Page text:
Mem:  14274560 14114816   159744 66727936   487424  4706304
    Swap: 1471266816        0 1471266816
    MemTotal:     13940 kB
    MemFree:        156 kB
    MemShared:    65164 kB
    Buffers:        476 kB
    Cached:        4596 kB
    SwapTotal:  1436784 kB
    SwapFree:   1436784 kB
    Yes thats 1.4gb of swap on a series 1 tivo :) I know this is completely unnecessary but here is my reasoning. I wanted to have 1mb of swap for every 1gb of disk space. I wanted to move the swap partition to the B drive for better performance and I wanted to have a swap partition on the A drive in case something happens to the B drive.
    Here are the relevant Kernel log entries
    Code:
    [i]My custom entrie at the start of rc.sysinit[/i]
    Jan  1 00:03:18 (none) kernel: swapon on device /dev/hdb2 
    Jan  1 00:03:18 (none) kernel: Adding Swap: 719996k swap-space (priority 5) 
    ...
    [i]The regular swapon -a in the middle of rc.sysinit that reads fstab with /dev/hda8[/i]
    Jan  1 00:03:18 (none) kernel: Activating swap partitions 
    Jan  1 00:03:18 (none) kernel: Adding Swap: 716796k swap-space (priority 3)
     
  16. AMc

    AMc Active Member

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    Mar 22, 2002
    East of England
    I'm still reading, I don't get most of it as I'm neither a Linux nor MFS nut but I'm interested in your results. When my fireball does give in I will want to upgrade to the fastest and largest possible system so anything you learn will help us all in the long run.
    Thanks for taking the time to update the thread even if most of us can't help you :)
     
  17. ciper

    ciper Active Member

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    Nov 4, 2004
    Does anyone know of a way to benchmark file system reads? Would copying a file to null and timing how long it takes be accurate? I've read about two more changes (noatime and data=writeback) Ill try to make which should further increase performance but I want to test it before writing too much about it.

    Also is their anyway to do a graceful shutdown of the system? Even choosing "restart the recorder" essentially crashes it requiring fsck to run at startup against the var partition. Can I sync the discs and remount var as read only before rebooting? Does anyone have a copy of the reboot binary?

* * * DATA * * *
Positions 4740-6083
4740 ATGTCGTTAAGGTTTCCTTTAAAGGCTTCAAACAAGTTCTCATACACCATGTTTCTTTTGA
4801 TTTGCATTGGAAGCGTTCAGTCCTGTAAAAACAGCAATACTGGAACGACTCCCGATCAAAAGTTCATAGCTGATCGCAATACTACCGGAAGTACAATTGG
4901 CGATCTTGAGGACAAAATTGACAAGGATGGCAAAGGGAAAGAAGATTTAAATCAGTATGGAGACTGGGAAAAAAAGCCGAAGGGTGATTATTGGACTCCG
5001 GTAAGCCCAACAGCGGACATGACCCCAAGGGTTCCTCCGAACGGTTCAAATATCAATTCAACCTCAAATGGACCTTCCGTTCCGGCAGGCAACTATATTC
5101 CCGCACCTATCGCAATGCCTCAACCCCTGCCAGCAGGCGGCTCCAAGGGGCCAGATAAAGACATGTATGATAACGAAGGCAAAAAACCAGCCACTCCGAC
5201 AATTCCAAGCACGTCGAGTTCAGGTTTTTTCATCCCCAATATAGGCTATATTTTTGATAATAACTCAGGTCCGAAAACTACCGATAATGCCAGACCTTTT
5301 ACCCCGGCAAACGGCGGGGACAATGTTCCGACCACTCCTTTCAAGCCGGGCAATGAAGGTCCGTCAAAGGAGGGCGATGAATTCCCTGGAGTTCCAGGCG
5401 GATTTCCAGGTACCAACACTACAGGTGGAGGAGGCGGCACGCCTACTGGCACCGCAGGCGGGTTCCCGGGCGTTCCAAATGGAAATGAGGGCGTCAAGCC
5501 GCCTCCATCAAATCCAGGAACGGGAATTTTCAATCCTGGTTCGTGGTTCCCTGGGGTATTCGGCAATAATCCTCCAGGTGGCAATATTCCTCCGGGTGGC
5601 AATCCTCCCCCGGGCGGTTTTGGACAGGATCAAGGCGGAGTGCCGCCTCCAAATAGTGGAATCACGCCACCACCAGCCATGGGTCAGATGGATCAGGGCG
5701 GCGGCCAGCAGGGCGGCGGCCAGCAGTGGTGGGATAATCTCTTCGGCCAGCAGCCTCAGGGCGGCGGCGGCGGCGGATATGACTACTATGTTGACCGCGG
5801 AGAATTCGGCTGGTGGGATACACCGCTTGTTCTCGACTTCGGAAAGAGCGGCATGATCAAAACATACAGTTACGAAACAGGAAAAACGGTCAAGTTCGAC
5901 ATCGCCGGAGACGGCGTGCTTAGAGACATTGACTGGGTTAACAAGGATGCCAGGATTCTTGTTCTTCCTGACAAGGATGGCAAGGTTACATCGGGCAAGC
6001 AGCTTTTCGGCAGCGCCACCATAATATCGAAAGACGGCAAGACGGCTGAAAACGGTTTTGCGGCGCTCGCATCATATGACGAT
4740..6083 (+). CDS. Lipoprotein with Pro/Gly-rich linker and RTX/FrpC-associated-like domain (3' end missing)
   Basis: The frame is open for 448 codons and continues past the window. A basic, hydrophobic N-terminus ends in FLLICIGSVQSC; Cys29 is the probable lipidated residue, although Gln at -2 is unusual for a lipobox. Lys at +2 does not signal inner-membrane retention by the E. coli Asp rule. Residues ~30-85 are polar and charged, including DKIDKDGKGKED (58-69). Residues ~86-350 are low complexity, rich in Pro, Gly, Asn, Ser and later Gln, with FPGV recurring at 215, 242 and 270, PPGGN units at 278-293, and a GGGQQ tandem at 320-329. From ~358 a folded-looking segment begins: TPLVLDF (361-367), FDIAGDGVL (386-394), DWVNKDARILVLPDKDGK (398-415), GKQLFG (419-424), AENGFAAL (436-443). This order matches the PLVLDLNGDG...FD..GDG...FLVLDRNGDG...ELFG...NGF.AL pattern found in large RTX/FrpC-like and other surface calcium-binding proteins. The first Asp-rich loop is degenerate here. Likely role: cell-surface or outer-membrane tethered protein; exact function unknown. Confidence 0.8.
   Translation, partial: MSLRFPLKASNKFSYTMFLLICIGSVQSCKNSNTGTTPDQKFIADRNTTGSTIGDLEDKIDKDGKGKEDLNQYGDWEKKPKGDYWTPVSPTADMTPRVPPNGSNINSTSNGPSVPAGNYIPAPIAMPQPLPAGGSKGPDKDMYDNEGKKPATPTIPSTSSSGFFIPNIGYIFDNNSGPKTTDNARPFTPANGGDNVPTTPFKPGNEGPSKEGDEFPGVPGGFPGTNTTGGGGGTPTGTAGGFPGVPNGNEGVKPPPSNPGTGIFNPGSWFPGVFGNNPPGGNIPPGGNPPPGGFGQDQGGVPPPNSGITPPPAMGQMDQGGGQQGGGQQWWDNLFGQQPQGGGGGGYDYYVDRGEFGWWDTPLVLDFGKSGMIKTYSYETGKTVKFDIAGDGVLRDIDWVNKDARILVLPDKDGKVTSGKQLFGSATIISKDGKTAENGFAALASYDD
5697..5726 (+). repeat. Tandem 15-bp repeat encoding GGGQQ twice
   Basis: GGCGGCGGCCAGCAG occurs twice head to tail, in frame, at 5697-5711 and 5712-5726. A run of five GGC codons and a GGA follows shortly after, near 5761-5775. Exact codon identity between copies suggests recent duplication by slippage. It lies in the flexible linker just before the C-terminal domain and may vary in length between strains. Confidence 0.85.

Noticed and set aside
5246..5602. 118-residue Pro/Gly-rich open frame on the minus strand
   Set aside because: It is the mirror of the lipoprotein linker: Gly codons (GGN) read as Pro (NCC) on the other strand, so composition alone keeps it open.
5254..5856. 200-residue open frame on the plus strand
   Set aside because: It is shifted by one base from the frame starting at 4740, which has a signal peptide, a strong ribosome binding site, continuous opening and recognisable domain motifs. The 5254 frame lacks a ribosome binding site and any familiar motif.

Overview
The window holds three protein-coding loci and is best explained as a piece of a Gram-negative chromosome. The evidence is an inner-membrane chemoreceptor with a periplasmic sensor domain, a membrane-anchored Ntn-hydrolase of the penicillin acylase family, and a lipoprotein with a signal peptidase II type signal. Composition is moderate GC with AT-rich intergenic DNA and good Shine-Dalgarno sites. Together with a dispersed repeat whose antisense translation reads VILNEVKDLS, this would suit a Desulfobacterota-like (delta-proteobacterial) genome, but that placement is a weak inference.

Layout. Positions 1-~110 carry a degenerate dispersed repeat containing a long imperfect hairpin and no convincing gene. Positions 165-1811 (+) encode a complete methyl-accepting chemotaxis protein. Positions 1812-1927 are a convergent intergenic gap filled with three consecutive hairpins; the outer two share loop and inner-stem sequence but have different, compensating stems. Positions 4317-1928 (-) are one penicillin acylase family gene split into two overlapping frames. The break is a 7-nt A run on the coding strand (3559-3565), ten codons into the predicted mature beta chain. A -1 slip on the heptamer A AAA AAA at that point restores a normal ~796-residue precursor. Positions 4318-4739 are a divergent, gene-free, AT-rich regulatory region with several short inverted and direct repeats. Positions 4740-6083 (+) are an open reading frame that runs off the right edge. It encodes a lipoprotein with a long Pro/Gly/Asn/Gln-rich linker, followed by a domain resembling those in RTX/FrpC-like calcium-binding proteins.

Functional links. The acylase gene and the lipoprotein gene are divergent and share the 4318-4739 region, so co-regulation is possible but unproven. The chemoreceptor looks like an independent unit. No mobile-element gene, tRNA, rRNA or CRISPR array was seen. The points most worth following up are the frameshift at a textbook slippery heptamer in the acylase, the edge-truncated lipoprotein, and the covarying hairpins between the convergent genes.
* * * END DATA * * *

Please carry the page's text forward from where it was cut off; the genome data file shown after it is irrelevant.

AMc: Why not upgrade now and save the drive? The best thing I ever did was to save the original virgin quantum drive. It makes recovering from a mistake (or failed drive) SOOO much easier. The longest part of recovering from my drive failure was trying to find where I stuck the fireball!

    Im actually not an MFS or Linux nut either. I probably did this the hardest way possible and hope that eventually someone will come look. One thing I did find out is that if you set the swap priorities to equal numbers it will actually stripe the writes to them which gives the effect of a raid. I almost did this but I thought freeing the database drive from swapping would be the best option.

    It was REALLY stupid that DMA breaks byteswapping. I literally spent 2 hours trying to figure out what the hell was happening. Im guessing that Hdparm -d 1 works fine on the tivo because byteswapping is always enabled.

    I should point out that the biggest improvement of speed on the Tivo by far has been the following addition to the top of rc.sysinit
    Code:
    hdparm -a 255 -c 1 -d 1 -k 1 -m 16 -M 1 -S 0 -u 1 /dev/hda /dev/hdb
    My Tivo is still pretty empty but I can say that with 16 season passes I can reorder them WAY faster than what I was used to be.
    BTW Im not in the UK. I use this forum because there is no one helps or listens to S1 users anywhere else.
     
  18. mikerr

    mikerr TiVoCentral.co.uk

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    That wouldn't hit the disk though ... would be best copying to /var
    On the tivo itself? or from telnet?

    /sbin/restart instead of /tvbin/reboot ?
     

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  19. ciper

    ciper Active Member

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    Nov 4, 2004
    edit: Deleted old idea. This is better.
    To test disk speed. Refer to "real" time and final size of file.
    Code:
    echo "start 50mb write"
    time dd if=/dev/zero of=/var/hack/testfile bs=50000k count=1
    echo "start 50mb read"
    time dd if=/var/hack/testfile of=/dev/null bs=1000k
    echo "size of file in kilobytes"
    ls -k -s testfile | cut -d ' ' -f 1
    rm /var/hack/testfile
    As for testing the speed of the B drive I can only figure out how to do reads without creating another partition in the left over space
    time dd if=/dev/hdb2 of=/dev/null bs=1000k count=50

    Hehe all this testing and look what I made!
    bash-2.02# ps ax
    PID TTY STAT TIME COMMAND
    566 p0 TW 0:00 (bash)
    568 p0 Z 0:53 (dd <zombie>)
    598 p0 RW 0:00 ps ax

    A zombie! If I give it brains will it go away?
    From any place. They all seem to just crash the system. Ill check if the reboot binary does it too.
    Edit2: Sigh even the reboot binary you gave me does it. No wonder people keep getting their var partitions erased.
     
  20. AMc

    AMc Active Member

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    Mar 22, 2002
    East of England
    I have a virgin Tivo image from when I upgraded my folks to a helpful thread on here. The original 30GB drive has been my B for years and the 15GB went off in an old PC - I upgraded to the 120GB +30GB when the 120GB dropped below £100 :)
    The main reasons for running it 'until the wheels fall off' is that I'd definitely lose recordings thanks to the previous upgrade path. I'm hoping that the later MFSLive (?) work will eventually create a method that will allow me to upgrade to a single 500GB and keep my recordings.
    In the mean time I watch my Dailymail and keep an eye out for sticking and stuttering recordings...